Even as a youngster, James R. Veal liked math and science. So when he went to college, he majored in engineering. But as with so many young people finding their way in the world, a chance encounter changed his career plans. While in college, a friend introduced him to a stockbroker. Soon after, he realized how a career in finance could give him the chance to help people and build a profitable business, and so he promptly switched his major to business and finance.
“I liked it because it dealt with people,” he says. “I’m people oriented. And the idea of helping people financially as well as looking at this business as an entrepreneur, it felt better than being an engineer in a laboratory.”
So, 15 years ago, Veal started as a “rookie broker” at a small investment banking firm on Wall Street. He then went on to work as a financial consultant with a major bank as well as a number of independent broker-dealers.
Three years ago, he decided to strike out on his own and opened his own independent financial planning and investment firm in his native Philadelphia, JRV Wealth Management Group, LLC.
Today, he manages roughly $10 million in assets for his clients, 85 percent of whom are African-Americans. Predominately, his clients are boomers, seniors and senior African-American women.
Outside the business, Veal volunteers his time to teach courses on financial literacy at Temple University and at a local church.
In the second part of LifeHealthPro’s conversation with Veal, he outlines how carriers can recruit more African-Americans into the financial services industry and what other advisors can do to tap into this growing market.
SMA: What can the carriers and the industry in general do to reach this community?
Veal: They do a good job but I think they’re barking up the wrong tree. What they need to do is track down people like me, African-American advisors in the community, and partner with us to provide these classes, workshops, lectures, courses, etc. I think that kind of collaboration would be more effective than trying to go at the mass market.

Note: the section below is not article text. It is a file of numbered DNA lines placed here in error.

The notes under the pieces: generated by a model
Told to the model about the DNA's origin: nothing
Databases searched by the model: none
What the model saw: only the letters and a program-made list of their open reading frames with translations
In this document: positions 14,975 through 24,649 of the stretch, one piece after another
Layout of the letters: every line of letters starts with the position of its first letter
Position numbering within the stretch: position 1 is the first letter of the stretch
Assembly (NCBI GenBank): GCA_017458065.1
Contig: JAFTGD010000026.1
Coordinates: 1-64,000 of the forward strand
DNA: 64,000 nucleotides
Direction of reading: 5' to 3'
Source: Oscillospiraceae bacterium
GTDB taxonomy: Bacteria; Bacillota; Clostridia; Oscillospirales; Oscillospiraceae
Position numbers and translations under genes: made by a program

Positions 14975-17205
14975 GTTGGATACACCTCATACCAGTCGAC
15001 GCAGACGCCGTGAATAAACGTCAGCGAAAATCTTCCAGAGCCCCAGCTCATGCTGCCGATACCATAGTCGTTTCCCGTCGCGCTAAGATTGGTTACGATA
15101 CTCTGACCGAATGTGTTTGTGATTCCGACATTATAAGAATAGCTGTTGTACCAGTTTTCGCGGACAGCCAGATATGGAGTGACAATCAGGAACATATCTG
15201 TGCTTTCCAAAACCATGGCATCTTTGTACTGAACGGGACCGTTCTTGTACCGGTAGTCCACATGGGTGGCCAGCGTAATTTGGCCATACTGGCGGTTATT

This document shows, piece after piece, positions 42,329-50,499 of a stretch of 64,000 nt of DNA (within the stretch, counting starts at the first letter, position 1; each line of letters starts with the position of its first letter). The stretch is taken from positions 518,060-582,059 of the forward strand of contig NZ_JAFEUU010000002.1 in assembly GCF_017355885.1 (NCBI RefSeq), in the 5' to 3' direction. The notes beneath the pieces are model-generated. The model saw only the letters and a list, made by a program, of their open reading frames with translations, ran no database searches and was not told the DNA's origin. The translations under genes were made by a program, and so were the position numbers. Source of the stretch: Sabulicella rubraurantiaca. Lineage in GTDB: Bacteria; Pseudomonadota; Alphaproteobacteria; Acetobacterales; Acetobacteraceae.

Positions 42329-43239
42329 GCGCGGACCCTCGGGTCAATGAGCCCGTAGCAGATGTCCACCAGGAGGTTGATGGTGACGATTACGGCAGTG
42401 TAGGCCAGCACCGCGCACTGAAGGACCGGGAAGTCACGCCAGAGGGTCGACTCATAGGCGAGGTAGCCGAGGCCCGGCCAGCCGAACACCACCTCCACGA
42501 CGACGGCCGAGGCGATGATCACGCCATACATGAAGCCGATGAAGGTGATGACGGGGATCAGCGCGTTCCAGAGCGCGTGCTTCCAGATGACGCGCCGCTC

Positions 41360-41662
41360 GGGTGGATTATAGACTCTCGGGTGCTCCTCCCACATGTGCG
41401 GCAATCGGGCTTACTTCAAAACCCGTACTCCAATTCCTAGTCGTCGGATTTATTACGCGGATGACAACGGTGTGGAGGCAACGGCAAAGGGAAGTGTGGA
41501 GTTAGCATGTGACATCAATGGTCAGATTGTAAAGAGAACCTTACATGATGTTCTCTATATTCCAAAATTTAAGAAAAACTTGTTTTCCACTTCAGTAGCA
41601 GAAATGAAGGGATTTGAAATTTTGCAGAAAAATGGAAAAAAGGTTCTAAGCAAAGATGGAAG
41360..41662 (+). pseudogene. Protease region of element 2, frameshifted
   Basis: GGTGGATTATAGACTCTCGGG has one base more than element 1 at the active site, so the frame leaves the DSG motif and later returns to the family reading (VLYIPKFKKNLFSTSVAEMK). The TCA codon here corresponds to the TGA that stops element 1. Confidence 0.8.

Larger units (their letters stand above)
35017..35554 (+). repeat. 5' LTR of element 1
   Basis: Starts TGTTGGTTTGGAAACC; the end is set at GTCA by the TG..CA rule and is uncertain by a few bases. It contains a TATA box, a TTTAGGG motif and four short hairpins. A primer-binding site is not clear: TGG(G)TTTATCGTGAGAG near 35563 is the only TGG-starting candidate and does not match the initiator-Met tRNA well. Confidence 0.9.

SMA: What can the carriers and the industry do to recruit more African-Americans into the advisory ranks?
Veal: It’s a challenge. There are very few African-American role models in the industry who can mentor these rookies. However, the best way to find prospective advisors is by contacting African-American advisors. We are in the trenches every day and we come in contact with these intelligent people all the time. Some of these individuals are in our networks, they’re our contacts, our prospects, some are even our clients. So we’re in an ideal position to recommend and steer prospects to these major carriers.
SMA: How can other financial advisors tap into this market?
Veal: They have to come into the community. They have to come in and some do. They provide free workshops, financial seminars; some advisors even sponsor sports teams and community events. People have to see them. The more times they see them the more trust that they have in them. There are a lot of people in this community that don’t have much trust but I think if they have a presence on a consistent basis in the community, they will earn their trust.